Of course, we should make it illegal for terrorists to make and use 3-D printed guns; That, however, is only part of the problem! We should ALSO make it illegal for terrorists to terrorize. While we’re at it, we should make it illegal to kill other people without just cause, or to hurt them, or take their stuff, or go into their houses and stuff to take their stuff, or to blow their stuff up, or burn it, or anything like that.

          If we could, after we tell terrorists not to terrorize, we should tell pretty much everybody that it’s illegal to do bad things to other people and their stuff. Once we make bad things illegal, that should take care of things that are bad, because nobody would do bad things to other people and their stuff if they just knew that it was illegal.

          –“A Survivor.”

        • “I think that you are on the right track, but you’re not using enough vision.”

          You are like, uuuhhhmm, you know, totally awesome. I never thought about making it illegal to do bad things. Fortunately, we have social media where the president could, like, you know, make an announcement that makes bad things illegal, and tell people they can’t do them. Totally. Like, wow.

          You duh man! (person? human?)

    • Isn’t that a thing from ‘Star Trek’? I mean, they were ALWAYS running into ‘singularities’ and ‘black holes’ and ‘energy beings’ and really pretty girls with awful skin conditions, weren’t they?

      • “Isn’t that a thing from ‘Star Trek’? I mean, they were ALWAYS running into ‘singularities’ and ‘black holes’ and ‘energy beings’ and really pretty girls with awful skin conditions, weren’t they?”


  3. I always love the ‘other’ thrown in to these kinds of demands…..

    “and other dangerous people ”

    We aren’t going to be more specific than that so that we can later change what we mean by ‘dangerous.’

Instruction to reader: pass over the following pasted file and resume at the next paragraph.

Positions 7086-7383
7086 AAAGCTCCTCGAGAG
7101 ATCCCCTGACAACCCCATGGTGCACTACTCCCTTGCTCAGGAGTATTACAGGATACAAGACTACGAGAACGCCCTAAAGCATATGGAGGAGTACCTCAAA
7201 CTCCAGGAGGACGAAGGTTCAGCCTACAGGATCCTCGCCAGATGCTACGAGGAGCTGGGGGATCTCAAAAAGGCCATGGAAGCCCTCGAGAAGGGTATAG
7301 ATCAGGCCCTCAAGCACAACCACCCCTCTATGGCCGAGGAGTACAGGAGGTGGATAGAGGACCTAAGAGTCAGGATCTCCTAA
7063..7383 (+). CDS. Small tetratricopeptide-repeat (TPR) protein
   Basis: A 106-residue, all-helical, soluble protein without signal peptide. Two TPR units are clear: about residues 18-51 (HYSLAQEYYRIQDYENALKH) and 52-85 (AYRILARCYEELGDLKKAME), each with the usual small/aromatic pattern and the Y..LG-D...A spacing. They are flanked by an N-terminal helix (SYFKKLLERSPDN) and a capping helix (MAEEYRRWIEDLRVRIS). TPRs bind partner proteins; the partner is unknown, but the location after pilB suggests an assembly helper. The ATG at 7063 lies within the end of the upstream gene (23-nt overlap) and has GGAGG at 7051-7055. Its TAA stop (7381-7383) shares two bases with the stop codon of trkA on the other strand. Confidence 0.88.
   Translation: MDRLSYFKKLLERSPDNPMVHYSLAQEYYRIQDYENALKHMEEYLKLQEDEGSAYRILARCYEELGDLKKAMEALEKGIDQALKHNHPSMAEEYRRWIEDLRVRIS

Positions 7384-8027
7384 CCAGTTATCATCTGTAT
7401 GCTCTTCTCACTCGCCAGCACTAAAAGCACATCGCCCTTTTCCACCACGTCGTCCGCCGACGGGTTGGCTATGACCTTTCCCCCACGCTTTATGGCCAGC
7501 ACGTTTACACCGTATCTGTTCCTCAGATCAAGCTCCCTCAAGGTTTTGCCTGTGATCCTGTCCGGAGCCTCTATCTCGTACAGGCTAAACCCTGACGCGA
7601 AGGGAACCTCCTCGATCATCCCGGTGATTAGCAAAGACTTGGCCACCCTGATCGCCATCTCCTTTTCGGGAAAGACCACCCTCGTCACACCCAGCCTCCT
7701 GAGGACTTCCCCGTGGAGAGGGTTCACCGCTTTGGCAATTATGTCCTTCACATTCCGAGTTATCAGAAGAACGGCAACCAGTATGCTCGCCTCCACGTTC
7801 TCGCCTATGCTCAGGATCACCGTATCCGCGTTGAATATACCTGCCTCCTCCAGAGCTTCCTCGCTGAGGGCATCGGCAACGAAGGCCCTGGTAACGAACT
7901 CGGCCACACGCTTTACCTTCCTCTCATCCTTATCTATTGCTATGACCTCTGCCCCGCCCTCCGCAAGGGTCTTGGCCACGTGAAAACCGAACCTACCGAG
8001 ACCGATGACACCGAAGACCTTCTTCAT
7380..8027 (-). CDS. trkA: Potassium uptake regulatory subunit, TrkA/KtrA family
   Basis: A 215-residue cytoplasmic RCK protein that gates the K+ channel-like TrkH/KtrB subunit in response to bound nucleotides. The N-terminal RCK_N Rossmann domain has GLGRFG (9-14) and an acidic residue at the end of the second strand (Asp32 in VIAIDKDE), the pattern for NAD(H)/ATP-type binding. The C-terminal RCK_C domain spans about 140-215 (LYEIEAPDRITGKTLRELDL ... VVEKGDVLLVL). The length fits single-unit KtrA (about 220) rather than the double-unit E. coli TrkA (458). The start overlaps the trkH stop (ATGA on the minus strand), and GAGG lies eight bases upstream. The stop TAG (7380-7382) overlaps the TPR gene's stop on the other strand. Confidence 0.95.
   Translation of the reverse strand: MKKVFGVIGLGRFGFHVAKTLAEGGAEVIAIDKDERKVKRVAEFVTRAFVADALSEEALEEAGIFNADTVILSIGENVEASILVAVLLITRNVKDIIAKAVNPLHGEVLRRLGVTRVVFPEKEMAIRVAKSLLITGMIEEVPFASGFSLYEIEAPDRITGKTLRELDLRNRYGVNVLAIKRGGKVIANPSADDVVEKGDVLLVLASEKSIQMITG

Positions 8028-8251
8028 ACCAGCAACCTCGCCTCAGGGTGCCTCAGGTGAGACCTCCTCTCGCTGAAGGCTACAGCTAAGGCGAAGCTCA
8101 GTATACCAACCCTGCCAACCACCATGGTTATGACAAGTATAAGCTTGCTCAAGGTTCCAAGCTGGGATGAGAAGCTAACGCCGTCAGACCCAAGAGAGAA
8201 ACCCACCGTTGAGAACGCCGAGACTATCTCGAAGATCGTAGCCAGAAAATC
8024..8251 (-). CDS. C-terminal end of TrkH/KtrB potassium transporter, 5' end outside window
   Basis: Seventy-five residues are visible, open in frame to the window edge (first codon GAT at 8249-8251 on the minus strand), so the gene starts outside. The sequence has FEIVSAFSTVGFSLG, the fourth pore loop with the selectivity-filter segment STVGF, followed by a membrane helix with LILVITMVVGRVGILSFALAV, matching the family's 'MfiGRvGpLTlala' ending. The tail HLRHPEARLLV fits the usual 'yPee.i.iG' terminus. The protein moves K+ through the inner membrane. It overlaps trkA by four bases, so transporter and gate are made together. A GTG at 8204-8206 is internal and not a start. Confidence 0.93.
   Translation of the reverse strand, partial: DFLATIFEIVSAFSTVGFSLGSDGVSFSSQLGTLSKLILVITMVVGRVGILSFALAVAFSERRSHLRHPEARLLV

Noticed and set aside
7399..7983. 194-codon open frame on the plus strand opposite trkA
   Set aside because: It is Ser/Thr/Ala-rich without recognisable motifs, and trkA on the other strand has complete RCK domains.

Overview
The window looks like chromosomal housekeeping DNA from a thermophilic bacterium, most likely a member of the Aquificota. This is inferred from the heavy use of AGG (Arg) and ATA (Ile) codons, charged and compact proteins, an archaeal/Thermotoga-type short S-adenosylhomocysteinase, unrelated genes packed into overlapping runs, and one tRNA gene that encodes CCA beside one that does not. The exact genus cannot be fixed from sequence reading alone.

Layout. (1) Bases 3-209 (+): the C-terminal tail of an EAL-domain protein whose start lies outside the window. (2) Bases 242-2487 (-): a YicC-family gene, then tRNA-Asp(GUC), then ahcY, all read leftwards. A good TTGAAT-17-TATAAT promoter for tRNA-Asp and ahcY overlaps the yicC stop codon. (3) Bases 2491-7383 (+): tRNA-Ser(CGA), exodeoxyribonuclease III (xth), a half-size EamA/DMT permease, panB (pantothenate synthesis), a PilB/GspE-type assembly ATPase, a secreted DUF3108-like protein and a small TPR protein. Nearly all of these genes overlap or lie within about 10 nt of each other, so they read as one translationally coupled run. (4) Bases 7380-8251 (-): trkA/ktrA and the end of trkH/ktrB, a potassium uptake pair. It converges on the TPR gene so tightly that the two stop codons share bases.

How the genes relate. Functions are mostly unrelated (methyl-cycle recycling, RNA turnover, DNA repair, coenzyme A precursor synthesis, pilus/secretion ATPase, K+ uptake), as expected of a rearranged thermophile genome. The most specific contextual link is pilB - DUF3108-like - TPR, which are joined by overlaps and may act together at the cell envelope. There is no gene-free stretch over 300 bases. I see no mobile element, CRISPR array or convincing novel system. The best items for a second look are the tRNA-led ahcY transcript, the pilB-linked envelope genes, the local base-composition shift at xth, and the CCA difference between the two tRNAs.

4. Having a loved one who was murdered doesn’t trump my gun civil rights. The families of murder victims want to disarm the civilian population, just like Adolf Hitler or Joseph Stalin or most recently Hugo Chavez in Venezuela.

    These families of murder victims are just as dangerous to the Bill of Rights, as any Socialist Progressive Liberal.

  5. Trump tries to appease the anti-gunners and they are *still* suing him. Now he’s got anti-gunners and potg that hate him. 2020 is not looking good.

    • Unfortunately, from knowing many of the people that worked on the series and film, they didn’t ‘get’ the theme of their own work… in short, they think they- you know, the people that want conservatives silenced and the populace disarmed- are the browncoats.

      • Joss Whedon confuses the heck out of me. In his writing he demonstrates a crystal clear understanding of why conservative ideas are so fundamental to liberty, then in real life vociferously and vigorously expresses absolute hatred and contempt for those ideas. It’s almost like he’s two completely different people.

  6. Does anybody know the NRA’s position on 3D printed (or just plain home-built) firearms? Seems like the sort of thing those Fudds would happily blindside us with at this point, that Trump would be cool with banning after a high-profile pulling of his heart strings, and there *is* a DNC-sponsored bill to ban these things floating around as we speak…

    • I don’t know – but it’s not hard to guess. It’s another application of 2A and 1A that LaPierre and the boys would love to hand over to the Socialists.